New York American Water recently awarded Crossroads Farm at Grossmann’s, of Malverne, a grant as part of the company’s annual environmental grant program. Each year, the company’s program offers funding of up to $10,000 for qualifying innovative, community-based environmental projects that improve, restore or protect watersheds, surface water and/or groundwater supplies within the company’s service area. This year’s grant award will assist Crossroads Farm — a nonprofit organization managed by the Nassau Land Trust — in educating Nassau County community members about the importance of water conservation and methods to conserve using smart planting choices and modern technology.
“The New York State Department of Environmental Conservation has set a goal for all Long Island water suppliers to reduce their peak demand by 15 percent,” said Michael Nofi, a water-quality manager for the company. “New York American Water cannot accomplish this alone, so we are encouraging our customers to conserve. We are excited to support Crossroads Farm in developing an educational destination for our customers to learn about the importance of water conservation, and how they can have a positive impact through the way they choose to maintain their yards and gardens.”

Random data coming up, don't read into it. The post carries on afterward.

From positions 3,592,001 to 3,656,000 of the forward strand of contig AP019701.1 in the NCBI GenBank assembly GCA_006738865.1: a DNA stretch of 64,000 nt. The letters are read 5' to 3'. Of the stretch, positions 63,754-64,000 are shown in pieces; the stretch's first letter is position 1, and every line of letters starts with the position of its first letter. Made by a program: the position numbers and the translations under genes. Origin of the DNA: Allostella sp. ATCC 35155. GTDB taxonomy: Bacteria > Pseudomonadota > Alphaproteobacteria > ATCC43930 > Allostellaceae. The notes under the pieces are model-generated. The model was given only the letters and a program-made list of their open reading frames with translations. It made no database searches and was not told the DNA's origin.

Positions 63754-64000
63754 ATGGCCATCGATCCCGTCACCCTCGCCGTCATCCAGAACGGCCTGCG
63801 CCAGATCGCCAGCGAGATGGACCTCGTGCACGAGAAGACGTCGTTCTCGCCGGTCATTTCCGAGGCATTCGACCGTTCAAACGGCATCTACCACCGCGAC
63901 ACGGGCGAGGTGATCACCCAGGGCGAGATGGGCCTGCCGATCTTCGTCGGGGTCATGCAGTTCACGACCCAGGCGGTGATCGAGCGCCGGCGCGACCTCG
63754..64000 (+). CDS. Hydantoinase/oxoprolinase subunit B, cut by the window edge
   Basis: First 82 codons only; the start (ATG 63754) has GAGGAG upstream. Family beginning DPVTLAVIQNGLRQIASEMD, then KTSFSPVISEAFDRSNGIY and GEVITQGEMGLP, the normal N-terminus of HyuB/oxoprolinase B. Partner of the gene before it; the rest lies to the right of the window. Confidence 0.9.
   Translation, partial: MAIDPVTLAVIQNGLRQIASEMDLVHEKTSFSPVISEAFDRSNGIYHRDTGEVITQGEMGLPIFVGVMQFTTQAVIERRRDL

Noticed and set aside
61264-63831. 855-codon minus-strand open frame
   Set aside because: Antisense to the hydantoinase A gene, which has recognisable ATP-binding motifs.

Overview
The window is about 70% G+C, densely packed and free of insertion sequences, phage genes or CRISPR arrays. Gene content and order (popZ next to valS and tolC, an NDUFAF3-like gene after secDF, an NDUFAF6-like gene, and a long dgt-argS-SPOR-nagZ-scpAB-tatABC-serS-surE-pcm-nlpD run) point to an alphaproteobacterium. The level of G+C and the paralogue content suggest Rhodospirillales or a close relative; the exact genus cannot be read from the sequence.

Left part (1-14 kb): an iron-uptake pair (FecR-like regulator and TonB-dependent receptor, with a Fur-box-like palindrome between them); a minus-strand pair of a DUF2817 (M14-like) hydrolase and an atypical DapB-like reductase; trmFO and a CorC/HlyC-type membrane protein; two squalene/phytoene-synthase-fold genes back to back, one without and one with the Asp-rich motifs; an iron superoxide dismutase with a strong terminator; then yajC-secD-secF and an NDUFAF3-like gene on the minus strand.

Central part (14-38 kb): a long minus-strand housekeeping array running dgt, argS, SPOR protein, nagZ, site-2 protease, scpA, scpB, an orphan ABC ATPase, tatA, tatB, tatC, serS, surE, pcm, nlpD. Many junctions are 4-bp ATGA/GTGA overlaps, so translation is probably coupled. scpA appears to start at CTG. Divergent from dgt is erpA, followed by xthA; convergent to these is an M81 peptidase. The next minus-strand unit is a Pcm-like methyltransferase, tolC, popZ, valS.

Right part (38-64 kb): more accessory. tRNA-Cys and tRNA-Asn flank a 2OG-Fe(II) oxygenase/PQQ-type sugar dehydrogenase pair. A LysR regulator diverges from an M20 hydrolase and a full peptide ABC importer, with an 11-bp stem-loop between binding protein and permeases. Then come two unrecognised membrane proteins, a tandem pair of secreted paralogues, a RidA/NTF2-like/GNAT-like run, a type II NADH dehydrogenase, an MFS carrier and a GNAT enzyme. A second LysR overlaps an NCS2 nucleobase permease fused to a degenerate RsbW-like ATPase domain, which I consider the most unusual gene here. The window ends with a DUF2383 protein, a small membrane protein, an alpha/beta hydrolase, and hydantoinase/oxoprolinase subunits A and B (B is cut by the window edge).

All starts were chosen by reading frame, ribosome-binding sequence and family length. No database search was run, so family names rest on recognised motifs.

Crossroads will develop a teaching garden of drought-tolerant native plants and host workshops to promote the use of native species for gardens in the village with a focus on water conservation and environmental stewardship. The teaching garden will use a Rachio 3 smart irrigation controller for the garden’s irrigation system to educate homeowners about weather, water usage and the opportunity to conserve through efficient irrigation.
“Crossroads Farm is excited to partner with New York American Water on this water conservation project. Our goal is to educate and inform members of our Nassau County community about water conservation methods using smart planting choices and practices, and smart sprinkler controllers,” said Judi Consigli, director of operations at Crossroads. “As part of this project, we will be creating a native species garden with plants that are drought tolerant and compatible with the existing ecosystem. This garden will be watered using smart watering technology from Rachio. Our workshops will include information on water conservation, environmental awareness, local geology, the local aquifer and soil content.”
For more information about NYAW and its environmental stewardship go to www.newyorkamwater.com.